Sometimes its great to feel like you're in a movie. Forget the shaky hands and portrait-orientated video footage from phones, videographers have a handy selection of tools and equipment to steady their cameras out. Using sliders, stabilisers and should rigs taken from the movie industry, we get silky smooth flowing shots, beautifly slow gliding panoramic shots of the venue and sweeping guest clips. There is no experience that even comes close!

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3. Most brides recommend it.

We all know photography is one of the most important services to book for your big day, but videography is often overlooked. There are countless online posts about brides regretting not booking a videographer, saying that as the day moves through so fast, you sometimes miss out on the details. The videographer is there to get those shots, filming the guests having a great time and capturing those moments you weren't around to see.

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4. We're in the digital age.

As we are in 2016, the entire world loves to share digital content. We can offer a "social media reel", a short 2-3 minute film of the very best bits from the day. No more needing to post out VHS tapes toyour family on the other side of the world. They can relive your day within minutes of sending online instead. Videography is an important step into making your wedding day future proof. Your film is viewable online and can be a secret for just you and your partner. Hopefully you've enjoyed these reasons to why book a wedding videographer.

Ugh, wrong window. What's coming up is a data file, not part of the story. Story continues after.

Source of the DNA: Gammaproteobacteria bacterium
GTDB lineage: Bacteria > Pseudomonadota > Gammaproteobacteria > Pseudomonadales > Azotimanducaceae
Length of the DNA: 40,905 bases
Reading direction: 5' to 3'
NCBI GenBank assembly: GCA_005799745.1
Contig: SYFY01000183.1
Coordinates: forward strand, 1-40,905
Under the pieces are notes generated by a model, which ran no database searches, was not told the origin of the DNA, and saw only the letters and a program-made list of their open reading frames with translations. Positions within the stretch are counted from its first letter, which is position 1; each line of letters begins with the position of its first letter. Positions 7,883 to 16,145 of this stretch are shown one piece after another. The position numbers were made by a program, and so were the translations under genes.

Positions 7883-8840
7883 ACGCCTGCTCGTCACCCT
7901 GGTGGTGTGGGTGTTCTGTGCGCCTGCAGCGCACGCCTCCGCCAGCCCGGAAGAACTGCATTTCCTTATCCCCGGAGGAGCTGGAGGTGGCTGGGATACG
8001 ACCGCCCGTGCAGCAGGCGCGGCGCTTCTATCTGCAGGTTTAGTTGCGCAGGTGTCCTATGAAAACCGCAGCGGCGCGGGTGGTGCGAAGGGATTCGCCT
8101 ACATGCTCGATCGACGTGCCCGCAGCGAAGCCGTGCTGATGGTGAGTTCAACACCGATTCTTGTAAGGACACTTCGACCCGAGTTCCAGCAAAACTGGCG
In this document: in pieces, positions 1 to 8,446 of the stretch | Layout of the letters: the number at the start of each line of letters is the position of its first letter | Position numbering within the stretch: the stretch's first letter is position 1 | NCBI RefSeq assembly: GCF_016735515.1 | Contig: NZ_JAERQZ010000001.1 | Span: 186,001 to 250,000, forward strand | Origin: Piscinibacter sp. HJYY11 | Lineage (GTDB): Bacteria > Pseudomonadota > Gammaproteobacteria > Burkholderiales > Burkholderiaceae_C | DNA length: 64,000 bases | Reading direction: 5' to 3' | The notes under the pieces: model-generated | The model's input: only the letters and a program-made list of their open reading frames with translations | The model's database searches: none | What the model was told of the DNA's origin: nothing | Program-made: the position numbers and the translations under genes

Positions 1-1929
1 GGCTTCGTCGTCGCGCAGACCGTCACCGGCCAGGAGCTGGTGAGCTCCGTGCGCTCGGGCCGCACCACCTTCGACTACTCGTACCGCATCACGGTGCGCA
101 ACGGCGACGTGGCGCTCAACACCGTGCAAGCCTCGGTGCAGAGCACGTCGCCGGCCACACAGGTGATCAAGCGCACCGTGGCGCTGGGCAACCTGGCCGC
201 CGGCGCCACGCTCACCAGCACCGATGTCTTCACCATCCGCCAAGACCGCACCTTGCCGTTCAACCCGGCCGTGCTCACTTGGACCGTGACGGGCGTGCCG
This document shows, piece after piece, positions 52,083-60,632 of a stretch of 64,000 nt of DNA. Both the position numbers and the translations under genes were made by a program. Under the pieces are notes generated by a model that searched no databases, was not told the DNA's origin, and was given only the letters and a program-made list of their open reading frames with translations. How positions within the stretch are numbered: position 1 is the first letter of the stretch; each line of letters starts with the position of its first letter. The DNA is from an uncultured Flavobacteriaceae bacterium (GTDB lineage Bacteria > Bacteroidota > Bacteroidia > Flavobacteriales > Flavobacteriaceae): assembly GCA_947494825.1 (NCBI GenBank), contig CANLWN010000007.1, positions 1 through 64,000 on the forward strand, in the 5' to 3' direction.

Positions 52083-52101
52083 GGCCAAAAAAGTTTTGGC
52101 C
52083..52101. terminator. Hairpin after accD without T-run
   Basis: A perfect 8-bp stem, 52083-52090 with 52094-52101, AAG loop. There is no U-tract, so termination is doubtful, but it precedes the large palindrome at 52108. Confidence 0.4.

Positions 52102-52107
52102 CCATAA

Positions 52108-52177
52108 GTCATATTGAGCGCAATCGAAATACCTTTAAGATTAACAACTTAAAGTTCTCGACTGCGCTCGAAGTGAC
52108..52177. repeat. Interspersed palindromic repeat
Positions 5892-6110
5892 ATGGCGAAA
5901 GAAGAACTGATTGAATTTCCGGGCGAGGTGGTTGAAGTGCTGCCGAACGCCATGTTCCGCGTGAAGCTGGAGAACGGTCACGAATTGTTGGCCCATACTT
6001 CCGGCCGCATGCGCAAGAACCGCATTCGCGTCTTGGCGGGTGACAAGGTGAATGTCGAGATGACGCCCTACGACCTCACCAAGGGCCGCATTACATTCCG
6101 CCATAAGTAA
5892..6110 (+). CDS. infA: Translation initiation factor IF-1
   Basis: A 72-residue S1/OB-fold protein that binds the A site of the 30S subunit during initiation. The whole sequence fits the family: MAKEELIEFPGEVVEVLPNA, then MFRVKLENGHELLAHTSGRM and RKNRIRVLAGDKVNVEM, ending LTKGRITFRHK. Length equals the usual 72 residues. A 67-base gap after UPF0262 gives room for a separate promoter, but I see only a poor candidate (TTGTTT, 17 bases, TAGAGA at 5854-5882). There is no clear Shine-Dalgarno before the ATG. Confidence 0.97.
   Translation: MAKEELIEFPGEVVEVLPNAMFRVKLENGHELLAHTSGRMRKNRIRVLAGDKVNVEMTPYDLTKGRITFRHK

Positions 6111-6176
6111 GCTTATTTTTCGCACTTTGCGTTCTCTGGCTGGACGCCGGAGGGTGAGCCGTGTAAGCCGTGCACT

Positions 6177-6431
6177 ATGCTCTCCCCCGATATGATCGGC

The Online Gallery - And Why You Will Love It

The Wedding Photography online gallery

In these futuristic days of social media and super fast internet, weddings need to be online. I had a chat with a retired photographer recently. We discussed how the images were given to the wedding couples back in the 80s and 90s. The photographer used to finish the days shooting, then courier the films off to a fast printing lab. They would then send back contact sheets of the negatives. Each image would then be assigned a specific number and code, sent off to the couple and left to them to choose their favourite images. They are then sent back to the photographer, who goes to the printers (again), gets the prints, posts them out and collects the money in exchange. Quite a lengthy process - especially if you're a photographer working 30-40 weddings a season!